Ramakrishna Parmahamsa (1834-86) was a saintly person who sought religious salvation in the traditional ways of renunciation, meditation and devotion (bhakti).

In his search for religious truth or the realisation of God, he lived with mystics of other faiths, Muslims and Christians. He again and again emphasised that there were many roads to God and salvation and that service of man was service of God, for man was the embodiment of God.

It was his great disciple, Swami Vivekananda (1863-1902), who popularised his religious message and who tried to put it in a form that would suit the needs of contemporary Indian society.

Above all, Vivekananda stressed social action. Knowledge unaccompanied by action in the actual world in which we live was useless, he said. He too like his guru proclaimed the essential oneness of all religions and condemned any narrowness in religious matters.


Thus, he wrote in 1898; “For our own motherland a junction of the two great systems, Hinduism and Islam is the only hope”.

At the same time, he was convinced of the superior approach of the Indian philosophical tradition. He himself subscribed to Vedanta which he declared to be a fully rational system.

Vivekananda criticised Indians for having lost touch with the rest of the world and become stagnant and mummified. He wrote: “The fact of our isolation from all other nations of the world is the cause of our degeneration and its only remedy is getting back into the current of the rest of the world. Motion is the sign of life.”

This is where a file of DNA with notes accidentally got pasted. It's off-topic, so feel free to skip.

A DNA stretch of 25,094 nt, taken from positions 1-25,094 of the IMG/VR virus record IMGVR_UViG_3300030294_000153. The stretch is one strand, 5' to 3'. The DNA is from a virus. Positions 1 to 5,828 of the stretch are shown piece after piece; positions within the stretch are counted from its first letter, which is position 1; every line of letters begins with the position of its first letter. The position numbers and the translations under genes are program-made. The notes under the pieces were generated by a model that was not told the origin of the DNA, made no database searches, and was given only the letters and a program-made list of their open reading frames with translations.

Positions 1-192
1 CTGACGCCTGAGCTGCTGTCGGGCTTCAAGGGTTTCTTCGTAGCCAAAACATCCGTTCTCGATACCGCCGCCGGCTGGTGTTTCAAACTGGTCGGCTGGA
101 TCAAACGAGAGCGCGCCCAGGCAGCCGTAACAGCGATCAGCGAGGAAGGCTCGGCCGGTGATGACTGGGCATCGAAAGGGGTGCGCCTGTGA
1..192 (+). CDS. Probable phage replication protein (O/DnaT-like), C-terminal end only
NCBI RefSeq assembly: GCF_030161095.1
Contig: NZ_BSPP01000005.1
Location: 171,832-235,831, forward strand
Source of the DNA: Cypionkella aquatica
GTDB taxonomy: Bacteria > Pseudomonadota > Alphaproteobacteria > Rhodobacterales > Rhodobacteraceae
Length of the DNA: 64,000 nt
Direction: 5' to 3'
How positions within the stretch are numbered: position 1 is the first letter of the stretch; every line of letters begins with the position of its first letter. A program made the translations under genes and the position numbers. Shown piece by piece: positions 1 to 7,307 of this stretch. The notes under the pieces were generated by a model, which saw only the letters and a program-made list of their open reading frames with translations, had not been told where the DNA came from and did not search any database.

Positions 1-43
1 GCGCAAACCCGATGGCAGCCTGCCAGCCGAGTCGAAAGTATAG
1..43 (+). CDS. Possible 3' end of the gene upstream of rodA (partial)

Vivekananda condemned the caste system and the current Hindu emphasis on rituals and superstitions, and urged the people to imbibe the spirit of liberty, equality and free-thinking. Thus he bitingly remarked:


There is a danger of our religion getting into the kitchen. We are neither Vedantists, most of us now, nor Pauranics, nor Tantrics. We are just “don’t touchiest”. Our religion is in the kitchen.

Our God is in the cooking-pot, and our religion is “Don’t touch me, I am holy”. If this goes on for another century, every one of us will be in a lunatic asylum.

Regarding liberty of thought, he said: Liberty in thought and action is the only condition of life, growth and well being: Where it does not exist, the man, the race, and the nation must go down.

Like his guru, Vivekananda was also a great humanist. Shocked by the poverty, misery and suffering of the common people of the country, he wrote:


The only God in whom I believe, the sum totals of all souls, and above all, my God the wicked, my God the afflicted, my God the poor of all races.

To the educated Indians, he said: So long as the millions live in hunger and ignorance, I hold everyman a traitor, who having been educated at their expense, pays not the least heed to them.

In 1897, Vivekananda founded the Ramakrishna Mission to carry on humanitarian relief and social work. The Mission had many branches in different parts of the country and carried on social service by opening schools, hospitals and dispensaries, orphanages, libraries etc. It thus laid emphasis not on personal salvation but on social good or social service.